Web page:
Although influenza viruses are detected year-round in the United States, there’s a defined peak in cases from November to February. In honor of flu season approaching, we’re clearing up the most common misconceptions about the flu and the flu shot. Together, we can all do our part to keep the Wylie community healthy this winter!


MYTH: The flu is just a bad cold

This misconception is believed widely because of the similarities in symptoms. Although you may experience a sore throat, cough, and stuffy nose with both, a cold has much milder symptoms. Signs of the flu are more severe and include muscle pains, fatigue, chills, headache, and high fever. The most serious difference between the flu and a cold is that 36,000 people die and more than 200,000 are hospitalized each year in the U.S. from the flu.

MYTH: Feed a cold, starve a fever

Whether you have a cold or the flu, either way, you need fluids. Although you may not have much of an appetite, there are no direct benefits of decreasing how much you eat while sick. In fact, healthy food gives your body nourishment and energy, so “starving” yourself will not accomplish anything in terms of recovery.

MYTH: You can catch the flu from cold weather

Because flu season peaks during the colder months, it’s believed by some that you can get the flu from sitting by a drafty window, going outside with wet hair, or not wearing a coat. However, the only way you can contract the flu is by being exposed to the influenza virus.  

Influenza Vaccine

MYTH: Healthy people don’t need to be vaccinated

Although it’s vital that someone with a chronic illness gets the flu shot, anyone, including those who are healthy, can benefit from it. The CDC recommends every person older than six months get vaccinated against influenza. Even if you are healthy, consider getting vaccinated to help protect those with weak immune systems.

MYTH: You don’t need to get the flu shot every year

The influenza virus mutates and changes every year. Therefore, getting the shot annually is essential to ensure your body has immunity to the strains most likely to cause the outbreak that particular year.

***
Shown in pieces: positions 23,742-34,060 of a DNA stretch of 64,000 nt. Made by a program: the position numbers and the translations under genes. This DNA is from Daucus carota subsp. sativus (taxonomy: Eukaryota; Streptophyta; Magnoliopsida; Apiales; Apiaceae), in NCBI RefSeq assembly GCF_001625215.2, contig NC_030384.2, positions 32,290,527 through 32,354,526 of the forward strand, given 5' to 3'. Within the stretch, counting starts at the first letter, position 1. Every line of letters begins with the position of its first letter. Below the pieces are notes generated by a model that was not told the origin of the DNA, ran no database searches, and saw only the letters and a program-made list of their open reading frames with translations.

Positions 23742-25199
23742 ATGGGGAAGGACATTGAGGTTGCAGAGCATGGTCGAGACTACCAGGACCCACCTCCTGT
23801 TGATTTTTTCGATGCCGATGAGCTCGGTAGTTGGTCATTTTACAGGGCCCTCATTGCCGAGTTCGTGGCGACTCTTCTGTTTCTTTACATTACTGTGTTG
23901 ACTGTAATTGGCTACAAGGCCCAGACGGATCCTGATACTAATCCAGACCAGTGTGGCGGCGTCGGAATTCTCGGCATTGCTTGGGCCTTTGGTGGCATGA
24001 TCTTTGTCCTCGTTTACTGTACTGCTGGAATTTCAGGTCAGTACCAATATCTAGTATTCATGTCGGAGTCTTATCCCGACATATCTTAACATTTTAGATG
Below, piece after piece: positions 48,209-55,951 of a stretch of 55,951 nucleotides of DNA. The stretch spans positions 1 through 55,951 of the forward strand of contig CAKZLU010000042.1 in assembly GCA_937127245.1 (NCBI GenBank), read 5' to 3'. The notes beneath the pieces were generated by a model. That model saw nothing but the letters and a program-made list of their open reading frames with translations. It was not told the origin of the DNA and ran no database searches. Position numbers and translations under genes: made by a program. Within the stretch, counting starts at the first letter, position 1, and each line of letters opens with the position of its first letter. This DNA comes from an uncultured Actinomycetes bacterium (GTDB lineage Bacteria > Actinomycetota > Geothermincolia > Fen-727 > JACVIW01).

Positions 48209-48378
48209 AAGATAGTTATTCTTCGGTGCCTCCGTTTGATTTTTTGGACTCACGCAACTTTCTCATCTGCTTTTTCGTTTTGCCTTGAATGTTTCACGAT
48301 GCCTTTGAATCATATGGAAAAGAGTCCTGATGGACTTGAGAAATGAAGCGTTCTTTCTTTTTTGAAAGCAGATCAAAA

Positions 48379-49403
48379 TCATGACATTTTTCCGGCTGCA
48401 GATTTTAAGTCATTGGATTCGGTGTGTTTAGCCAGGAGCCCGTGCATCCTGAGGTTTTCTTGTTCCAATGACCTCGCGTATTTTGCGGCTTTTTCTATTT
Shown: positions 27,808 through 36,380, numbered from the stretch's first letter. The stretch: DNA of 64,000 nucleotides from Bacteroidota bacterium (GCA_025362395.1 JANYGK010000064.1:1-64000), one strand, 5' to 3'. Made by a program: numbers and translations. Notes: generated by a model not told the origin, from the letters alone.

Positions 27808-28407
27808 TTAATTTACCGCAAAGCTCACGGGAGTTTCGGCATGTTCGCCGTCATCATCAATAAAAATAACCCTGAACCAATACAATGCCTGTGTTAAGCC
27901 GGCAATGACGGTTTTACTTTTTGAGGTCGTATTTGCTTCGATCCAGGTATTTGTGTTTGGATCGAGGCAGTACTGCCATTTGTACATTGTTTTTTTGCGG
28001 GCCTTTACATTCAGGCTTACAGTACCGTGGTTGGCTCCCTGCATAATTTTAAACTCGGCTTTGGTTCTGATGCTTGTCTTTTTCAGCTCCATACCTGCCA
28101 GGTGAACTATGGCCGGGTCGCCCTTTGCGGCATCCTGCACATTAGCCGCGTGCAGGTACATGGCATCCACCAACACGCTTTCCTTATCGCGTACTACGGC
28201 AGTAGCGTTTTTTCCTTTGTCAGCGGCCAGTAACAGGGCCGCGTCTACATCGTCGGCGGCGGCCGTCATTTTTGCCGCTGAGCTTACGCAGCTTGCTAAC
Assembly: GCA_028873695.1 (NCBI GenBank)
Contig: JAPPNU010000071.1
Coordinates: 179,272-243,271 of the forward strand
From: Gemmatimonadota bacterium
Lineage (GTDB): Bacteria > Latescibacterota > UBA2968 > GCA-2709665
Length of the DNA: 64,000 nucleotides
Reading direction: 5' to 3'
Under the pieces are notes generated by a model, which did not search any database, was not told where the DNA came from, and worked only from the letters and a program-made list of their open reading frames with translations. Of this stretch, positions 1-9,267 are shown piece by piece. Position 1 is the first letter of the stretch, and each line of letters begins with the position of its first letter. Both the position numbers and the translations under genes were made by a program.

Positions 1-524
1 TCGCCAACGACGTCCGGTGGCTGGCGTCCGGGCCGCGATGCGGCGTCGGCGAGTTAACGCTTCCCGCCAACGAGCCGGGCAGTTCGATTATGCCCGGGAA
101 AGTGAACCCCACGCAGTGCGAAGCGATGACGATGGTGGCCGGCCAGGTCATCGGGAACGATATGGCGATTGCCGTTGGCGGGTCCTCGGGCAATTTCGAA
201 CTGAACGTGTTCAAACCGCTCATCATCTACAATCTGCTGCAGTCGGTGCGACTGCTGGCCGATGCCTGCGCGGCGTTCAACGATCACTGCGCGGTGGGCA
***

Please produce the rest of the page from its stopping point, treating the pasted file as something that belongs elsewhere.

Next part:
MYTH: You can get the flu from the vaccine

This misconception is tricky because you can still get sick after getting the flu shot, but not because of the shot. The flu shot itself is made from an inactive virus that can not be transmitted, but it takes one to two weeks to fully kick in. So, anyone who gets sick after getting the flu shot would have gotten ill anyways.


Getting vaccinated might be your strongest defense, but there are several steps you can take to avoid sickness.

For maximum protection this flu season, follow these guidelines in addition to getting the flu shot:

  • Wash your hands often and thoroughly
  • Steer clear from anyone who’s sick
  • Keep your hands away from your eyes, mouth, and nose
  • Eat healthy, vitamin-rich foods
  • Stay hydrated and drink plenty of fluids daily
  • Make a good night’s sleep a priority


Wylie ER is here to assist you through all seasons, which is why we’re open 365 days of the year—including holidays. We offer complete care from start to finish in a comfortable environment. If you fall victim to the influenza virus this year, visit our facility to get tested, receive fluids, and pick up a Tamiflu prescription for a speedy recovery!

Disclaimer: As a service to our readers, Wylie ER and Nutex Health state no content on this site, regardless of date, should ever be used as a substitute for direct medical advice from your doctor or other qualified clinicians.

Nutex Health, Inc supports you and your family’s health. You can depend on Wylie ER or any of our concierge-level medical facilities to deliver the emergency care you deserve, 24 hours a day, 365 days a year.


Comments are closed